The Detectives’ Endowment Association, Inc. — Michael J. Palladino, President

Shooting Injures Two U.S. Marshals, NYPD Detective In West Village

July 29, 2014

Police Commissioner William Bratton speaks near the scene. 

A two-year manhunt for an alleged California sex offender ended in a shootout in Manhattan’s bustling Greenwich Village on Monday, leaving two U.S. marshals and one police detective wounded and the suspect dead, authorities said.

The law-enforcement officials arrived at Smoking Culture, a smoke shop, after receiving information that 32-year-old Charles Mozdir was working there, authorities said.

Authorities have been searching for Mr. Mozdir since June 2012 when he missed a scheduled court appearance in San Diego on charges that included molesting a 7-year-old boy.

The nationwide hunt was dry until it was recently featured on CNN’s “The Hunt” with John Walsh, said Supervisor Deputy U.S. Marshal Steve Jurman.

Charles Mozdir City of Coronado Police Department

As authorities entered the small shop, the suspect pulled out a .32 caliber revolver and fired at the detective and three marshals, New York Police Department Commissioner William Bratton said.

“Immediately upon entering, a gunbattle ensued,” Mr. Bratton said, after visiting the officers at Bellevue Hospital.

The officers returned fire, killing Mr. Mozdir, officials said. The detective and the two marshals who were shot were listed in stable condition Monday night.

One of the marshals suffered a graze wound to elbow, the second suffered a gunshot wound to the buttocks, and the detective was struck in the abdomen, officials said. The detective, identified by police as 45-year-old Mario Muniz, is a 20-year member of the force.

Michael Palladino, president of the Detectives’ Endowment Association, the union that represents the detective, said one bullet entered an opening to the right of his bulletproof vest, striking his body.

Another bullet was stopped by the vest, police said. “Obviously the vest saved the officer,” Mr. Bratton said.

It was unclear how many shots Mr. Mozdir fired.

An NYPD spokesman said Mr. Mozdir was registered to carry a gun in California, but was carrying one illegally in New York.

 At a press conference at the NYC Mayor’s Office Monday, NYPD Commissioner Bill Bratton detailed how a two-year manhunt for an alleged California sex offender ended in a shootout in Manhattan’s West Village earlier in the afternoon. Photo/Video: NYC Mayor’s Office

Police recovered the gun and 20 spare rounds from Mr. Mozdir’s pocket, Mr. Bratton said.

  1. Mozdir was arrested on June 8, 2012, on five felony counts of committing forcible lewd acts on a child and a sixth count of attempting to dissuade a witness, said Steve Walker, a spokesman for the San Diego County District Attorney’s Office.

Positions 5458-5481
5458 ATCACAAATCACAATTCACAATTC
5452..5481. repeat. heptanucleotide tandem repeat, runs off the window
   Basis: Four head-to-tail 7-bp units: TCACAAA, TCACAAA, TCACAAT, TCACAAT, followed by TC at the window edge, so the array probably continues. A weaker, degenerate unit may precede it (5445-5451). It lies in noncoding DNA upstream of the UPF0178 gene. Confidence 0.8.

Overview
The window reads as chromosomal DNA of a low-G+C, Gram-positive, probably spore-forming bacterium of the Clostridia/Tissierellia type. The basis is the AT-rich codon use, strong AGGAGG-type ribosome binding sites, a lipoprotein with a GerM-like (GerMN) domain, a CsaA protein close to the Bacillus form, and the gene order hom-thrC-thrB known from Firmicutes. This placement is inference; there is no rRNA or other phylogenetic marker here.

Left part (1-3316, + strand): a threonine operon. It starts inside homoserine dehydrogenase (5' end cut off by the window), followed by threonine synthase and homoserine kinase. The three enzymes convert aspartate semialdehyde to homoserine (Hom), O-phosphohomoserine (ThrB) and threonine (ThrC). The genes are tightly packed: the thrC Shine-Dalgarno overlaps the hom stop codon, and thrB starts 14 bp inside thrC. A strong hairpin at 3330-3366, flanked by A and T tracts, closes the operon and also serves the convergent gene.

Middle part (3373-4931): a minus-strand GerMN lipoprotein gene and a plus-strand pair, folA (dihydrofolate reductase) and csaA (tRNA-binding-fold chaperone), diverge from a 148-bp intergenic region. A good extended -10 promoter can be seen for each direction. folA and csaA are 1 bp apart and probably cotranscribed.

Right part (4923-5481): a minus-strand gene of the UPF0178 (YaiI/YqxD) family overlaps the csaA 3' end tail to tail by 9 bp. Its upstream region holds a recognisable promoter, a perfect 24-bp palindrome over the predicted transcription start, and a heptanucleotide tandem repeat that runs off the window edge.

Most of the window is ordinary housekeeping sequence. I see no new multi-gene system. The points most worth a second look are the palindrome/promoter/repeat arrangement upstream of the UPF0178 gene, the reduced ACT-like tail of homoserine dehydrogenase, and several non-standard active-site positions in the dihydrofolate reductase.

2. Mozdir posted $250,000 bail on June 9, 2012.

After he failed to appear in court on June 15, 2012, his bail was increased to $1 million and a warrant was issued for his arrest, Mr. Walker said.

A public defender was arranged to defend Mr. Mozdir, but the attorney wasn’t assigned to him when he failed to appear in court, a spokesman for the district attorney said.

Five days later, Mr. Mozdir’s vehicle was found abandoned off a road in Darien, Ga., a small coastal town between Savannah and Jacksonville, Fla., said Mr. Jurman. Attempts were made to camouflage the car in the brush, Mr. Jurman said, and its license plate was removed.

Police string tape across the scene.

“It appears he made a straight run across the country,” Mr. Jurman said.

Authorities said he owned at least one firearm and was possibly traveling with a black Labrador named Lucky.

The nationwide search produced 50 or more tips over the ensuing two years but none panned out until the CNN feature aired on July 20 and again on Sunday, Mr. Jurman said.

“It was absolutely critical. This case was cold over a year,” Mr. Jurman said. “We had exhausted all of our law-enforcement techniques.”

Since the airings, U.S. marshals stationed in San Diego received several tips about Mr. Mozdir’s whereabouts, leading them to the smoke shop in the busy neighborhood.

A photo of the handgun used by Charles Mozdir is pictured in a photo provided by the New York City Police Department. New York City Police Department

The NYPD detective on Monday entered the store in plain clothes and noticed Mr. Mozdir working alone behind the counter, officials said.

  1. Mozdir had changed his appearance, Mr. Bratton said. Instead of being clean-shaven, he had long hair and a full beard, said NYPD spokesman Stephen Davis.

The detective went outside and informed the rest of the joint task force that Mr. Mozdir was inside.

Moments later, the three marshals and the detective, all wearing bulletproof vests, entered the shop and the gunbattle ensued, Mr. Bratton said.

Authorities were trying to determine how long Mr. Mozdir was in New York City.

West Village residents said they remember seeing Mr. Mozdir working at the shop and were stunned by the incident.

“I didn’t think something like that would happen in this area,” said Von Delvalle, 20, who was at a friend’s house nearby when he heard gunshots.